With the status of deployment different in every country, it can be extremely difficult to keep track. EENA has several resources that provide that information. Members of EENA have exclusive access to our annual PSAP report, which addresses the NG112 situation in 58 countries – including when and how PSAPs are upgrading their technology. You can read the abstract here. At the EENA 2023 conference, the NG112 Progress Update – which you can watch here – features three detailed examples of NG112 journeys.

With the development of video communication, concerns have been raised about staff wellbeing. It is already well known that call-takers and PSAP employees have to face traumatic situations on a daily basis, currently via phone call. The impact of video calls on PSAP employees is already being explored by experts. Of course, there are significant benefits to receiving video communication – find out more in our Using Live Videos for Emergency Rescue – but the impact on staff wellbeing is discussed in our EENA 2023 Conference session here.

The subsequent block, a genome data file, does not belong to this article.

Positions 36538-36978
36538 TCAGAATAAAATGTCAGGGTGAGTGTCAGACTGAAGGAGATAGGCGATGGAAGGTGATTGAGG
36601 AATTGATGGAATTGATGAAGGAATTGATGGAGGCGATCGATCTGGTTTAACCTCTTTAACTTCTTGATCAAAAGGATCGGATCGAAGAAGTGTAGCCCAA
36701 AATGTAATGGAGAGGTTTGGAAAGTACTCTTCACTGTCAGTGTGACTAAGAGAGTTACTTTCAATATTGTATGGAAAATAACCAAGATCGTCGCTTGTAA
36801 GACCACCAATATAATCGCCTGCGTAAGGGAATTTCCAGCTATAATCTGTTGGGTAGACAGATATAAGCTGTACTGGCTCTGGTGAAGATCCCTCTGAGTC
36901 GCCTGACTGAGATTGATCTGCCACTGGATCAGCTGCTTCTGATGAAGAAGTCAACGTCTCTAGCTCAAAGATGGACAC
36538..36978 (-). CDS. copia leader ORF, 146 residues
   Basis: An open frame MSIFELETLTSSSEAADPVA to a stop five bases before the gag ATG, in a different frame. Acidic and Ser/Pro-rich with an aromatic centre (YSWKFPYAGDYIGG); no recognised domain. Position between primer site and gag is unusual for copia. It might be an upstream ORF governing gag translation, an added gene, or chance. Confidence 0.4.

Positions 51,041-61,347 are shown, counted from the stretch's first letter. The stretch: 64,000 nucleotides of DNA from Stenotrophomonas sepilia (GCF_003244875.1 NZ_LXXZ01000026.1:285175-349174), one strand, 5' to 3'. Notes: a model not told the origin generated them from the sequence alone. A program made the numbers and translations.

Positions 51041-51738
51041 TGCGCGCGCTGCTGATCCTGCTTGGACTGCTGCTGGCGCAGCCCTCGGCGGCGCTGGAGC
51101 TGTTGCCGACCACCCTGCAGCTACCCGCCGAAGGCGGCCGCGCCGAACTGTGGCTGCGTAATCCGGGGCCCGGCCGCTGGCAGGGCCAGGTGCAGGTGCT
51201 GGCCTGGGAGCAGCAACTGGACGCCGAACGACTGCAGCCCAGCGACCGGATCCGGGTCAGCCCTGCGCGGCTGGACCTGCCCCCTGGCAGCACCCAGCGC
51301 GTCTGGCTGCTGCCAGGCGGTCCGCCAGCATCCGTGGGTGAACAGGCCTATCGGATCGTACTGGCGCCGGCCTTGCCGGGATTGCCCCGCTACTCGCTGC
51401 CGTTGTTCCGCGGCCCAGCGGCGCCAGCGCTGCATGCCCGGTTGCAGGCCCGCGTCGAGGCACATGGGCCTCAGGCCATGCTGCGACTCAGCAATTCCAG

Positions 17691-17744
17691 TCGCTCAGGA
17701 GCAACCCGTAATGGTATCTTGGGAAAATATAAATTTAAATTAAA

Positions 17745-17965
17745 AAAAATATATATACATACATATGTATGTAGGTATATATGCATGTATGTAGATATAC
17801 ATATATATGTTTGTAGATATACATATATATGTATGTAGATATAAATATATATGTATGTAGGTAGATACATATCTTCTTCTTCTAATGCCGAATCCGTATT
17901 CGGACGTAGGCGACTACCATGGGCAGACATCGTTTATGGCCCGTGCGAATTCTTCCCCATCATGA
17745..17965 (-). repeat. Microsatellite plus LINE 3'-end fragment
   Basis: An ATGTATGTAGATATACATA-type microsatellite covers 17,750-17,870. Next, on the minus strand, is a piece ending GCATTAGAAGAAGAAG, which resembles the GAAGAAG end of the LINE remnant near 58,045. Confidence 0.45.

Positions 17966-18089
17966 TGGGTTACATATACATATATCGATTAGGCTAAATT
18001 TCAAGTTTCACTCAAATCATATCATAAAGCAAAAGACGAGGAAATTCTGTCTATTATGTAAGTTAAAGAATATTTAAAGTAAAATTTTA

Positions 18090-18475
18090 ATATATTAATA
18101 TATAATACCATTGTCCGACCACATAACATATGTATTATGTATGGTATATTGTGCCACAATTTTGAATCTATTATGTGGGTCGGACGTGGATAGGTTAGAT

Where Can I Learn More?

EENA provides a number of resources on how emergency services can begin to implement NG112 architecture, and examples of already implemented NG112 communications from around the world.

Our documents focusing on NG112 include NG112 and the new Emergency Services Networks landscape Challenges and opportunities, the Role of Geographic Information Systems in Next Generation 112: Moving from current state 112 to future state NG112, Security and Privacy Issues in NG112, NG112 Transition models, and NG112 Implementation Steps (accompanying webinar here).